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You have questions, we have answers. This month we spoke with Mari Berends, the event manager at Virtuagym, about planning a successful event.
CS: Say I’m a club owner who’s never put on an event before, but I’d like to put on one to engage my members. Where should I start? MB: The first step in organizing any event is to formulate a clear goal for yourself. Who is the event for? What’s your desired outcome? Is your aim to educate your audience about recent developments, do you want to get to know them on a more personal level, or are you launching a new product? Knowing the purpose of your event gives direction to the organizational process and makes the results of your efforts measurable. As tempting as it might be to jump right into operational things like logistics and invitations, it is crucial to formulate a concrete goal first.
CS: What do you think makes an event successful? Are there key attributes or characteristics? MB: In general I consider an event successful if it added significant value for both our audience and our team. Of course, we want to inform our visitors about our product and the newest features. A main reason for organizing events like our client seminars and roadshows is to get our name out there and let people know how we can help optimize their business. However, it’s equally important for our team to meet our users personally and gain first-hand information on their experience and wishes. In an industry that’s constantly evolving, it’s crucial to know your audience’s needs.
CS: What do you think are the biggest challenges with putting on events? MB: I think the biggest challenge would be that regardless of how well you plan your actions, there will always be factors you cannot fully control. Organizing events consists out of managing relationships with a variety of third parties. Working closely with a big amount of companies creates mutual dependencies. Everyone has his or her own way of working, and aligning all plans isn’t always easy. Since we operate internationally, cultural differences and language barriers sometimes add an extra element of challenge. However, this is what makes event management so extremely diverse and fun as well.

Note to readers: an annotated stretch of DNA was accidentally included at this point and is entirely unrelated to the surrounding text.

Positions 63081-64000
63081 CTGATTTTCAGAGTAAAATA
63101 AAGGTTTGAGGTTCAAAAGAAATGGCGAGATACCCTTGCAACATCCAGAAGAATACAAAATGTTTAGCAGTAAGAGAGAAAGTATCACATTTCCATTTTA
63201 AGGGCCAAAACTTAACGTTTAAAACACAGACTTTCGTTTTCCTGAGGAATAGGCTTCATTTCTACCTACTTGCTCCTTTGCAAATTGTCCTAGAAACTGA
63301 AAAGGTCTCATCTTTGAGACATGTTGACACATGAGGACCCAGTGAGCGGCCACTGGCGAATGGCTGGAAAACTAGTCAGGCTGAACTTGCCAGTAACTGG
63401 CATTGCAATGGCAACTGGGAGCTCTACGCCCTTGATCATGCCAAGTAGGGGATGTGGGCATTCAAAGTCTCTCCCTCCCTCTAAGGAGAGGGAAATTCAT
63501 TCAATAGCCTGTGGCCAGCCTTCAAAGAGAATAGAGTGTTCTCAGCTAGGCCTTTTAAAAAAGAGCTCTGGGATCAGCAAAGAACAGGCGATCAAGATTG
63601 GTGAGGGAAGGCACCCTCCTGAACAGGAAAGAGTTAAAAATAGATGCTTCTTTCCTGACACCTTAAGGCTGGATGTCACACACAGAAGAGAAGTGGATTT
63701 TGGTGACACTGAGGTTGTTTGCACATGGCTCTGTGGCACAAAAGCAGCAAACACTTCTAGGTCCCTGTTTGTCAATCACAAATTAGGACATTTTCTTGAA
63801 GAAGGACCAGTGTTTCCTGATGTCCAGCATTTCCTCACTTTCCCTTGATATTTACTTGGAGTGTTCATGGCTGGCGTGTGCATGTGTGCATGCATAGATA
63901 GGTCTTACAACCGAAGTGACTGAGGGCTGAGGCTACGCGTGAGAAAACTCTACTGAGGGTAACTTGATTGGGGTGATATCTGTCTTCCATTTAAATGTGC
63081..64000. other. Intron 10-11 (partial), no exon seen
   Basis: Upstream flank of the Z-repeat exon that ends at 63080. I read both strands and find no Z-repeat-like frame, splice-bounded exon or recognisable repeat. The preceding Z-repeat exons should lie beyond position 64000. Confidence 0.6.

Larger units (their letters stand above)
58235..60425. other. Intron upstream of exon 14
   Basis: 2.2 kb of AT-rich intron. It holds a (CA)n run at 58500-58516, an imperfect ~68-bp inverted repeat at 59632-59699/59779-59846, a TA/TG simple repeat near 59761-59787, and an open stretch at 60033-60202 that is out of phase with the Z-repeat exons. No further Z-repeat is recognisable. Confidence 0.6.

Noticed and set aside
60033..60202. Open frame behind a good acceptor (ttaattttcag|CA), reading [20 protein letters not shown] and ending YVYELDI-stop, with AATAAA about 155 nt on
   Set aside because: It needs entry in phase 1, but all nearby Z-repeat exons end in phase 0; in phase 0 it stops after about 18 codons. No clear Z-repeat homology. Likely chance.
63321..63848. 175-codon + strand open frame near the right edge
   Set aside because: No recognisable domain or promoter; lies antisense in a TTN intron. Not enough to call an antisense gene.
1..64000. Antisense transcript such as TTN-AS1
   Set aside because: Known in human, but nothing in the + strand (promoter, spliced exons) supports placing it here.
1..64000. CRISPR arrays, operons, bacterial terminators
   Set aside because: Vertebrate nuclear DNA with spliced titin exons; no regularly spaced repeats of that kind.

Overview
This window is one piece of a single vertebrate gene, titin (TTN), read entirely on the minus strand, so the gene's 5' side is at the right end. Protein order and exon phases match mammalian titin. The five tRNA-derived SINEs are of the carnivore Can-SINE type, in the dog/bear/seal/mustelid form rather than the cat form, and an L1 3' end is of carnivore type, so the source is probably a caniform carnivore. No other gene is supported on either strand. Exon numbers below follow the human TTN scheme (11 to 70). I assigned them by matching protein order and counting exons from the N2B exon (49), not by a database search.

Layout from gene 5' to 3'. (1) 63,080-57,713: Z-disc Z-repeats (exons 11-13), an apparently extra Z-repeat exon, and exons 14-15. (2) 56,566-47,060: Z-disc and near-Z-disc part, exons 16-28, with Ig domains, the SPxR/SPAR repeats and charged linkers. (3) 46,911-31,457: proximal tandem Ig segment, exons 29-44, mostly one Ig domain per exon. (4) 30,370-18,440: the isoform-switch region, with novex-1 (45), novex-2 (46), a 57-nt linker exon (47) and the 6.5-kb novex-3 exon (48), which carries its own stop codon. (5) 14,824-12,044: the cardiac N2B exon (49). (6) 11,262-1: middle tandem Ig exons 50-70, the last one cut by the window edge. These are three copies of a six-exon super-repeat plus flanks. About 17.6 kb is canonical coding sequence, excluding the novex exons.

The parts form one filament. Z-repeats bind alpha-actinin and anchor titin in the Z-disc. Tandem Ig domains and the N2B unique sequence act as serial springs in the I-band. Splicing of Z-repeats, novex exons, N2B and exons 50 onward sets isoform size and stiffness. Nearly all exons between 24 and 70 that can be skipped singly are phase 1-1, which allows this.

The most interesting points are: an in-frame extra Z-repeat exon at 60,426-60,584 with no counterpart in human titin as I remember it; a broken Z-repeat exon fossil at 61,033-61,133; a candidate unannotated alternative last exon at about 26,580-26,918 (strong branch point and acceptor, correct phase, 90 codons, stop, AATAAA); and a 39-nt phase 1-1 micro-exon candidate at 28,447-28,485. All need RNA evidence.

CS: How can you overcome those challenges? MB: It’s always good to plan with some clearance in between activities to compensate for delays or unforeseen problems. It’s also essential to keep an overview of all your deadlines, agreements and decisions. Sometimes, everything happens at once and you need your documentation to fall back on. Sharing this overview with all involved parties and managing dependencies helps a lot. Clear communication is key.
CS: What’s a key learning lesson you’ve gleaned over the years you can share with other event managers or club operators hosting events? MB: Document your way of working as transparent and detailed as possible. This way, over time, you create your own extensive best practices manual that helps you learn from your mistakes. It’s easy to get caught up in tiny details and lose sight of your overall planning, but under time pressure you have to distinguish the common thread from side issues. Learnings from previous events can help you do that. Next to that, an overview of your activities enables others you closely work with to see the status of a project within one instance.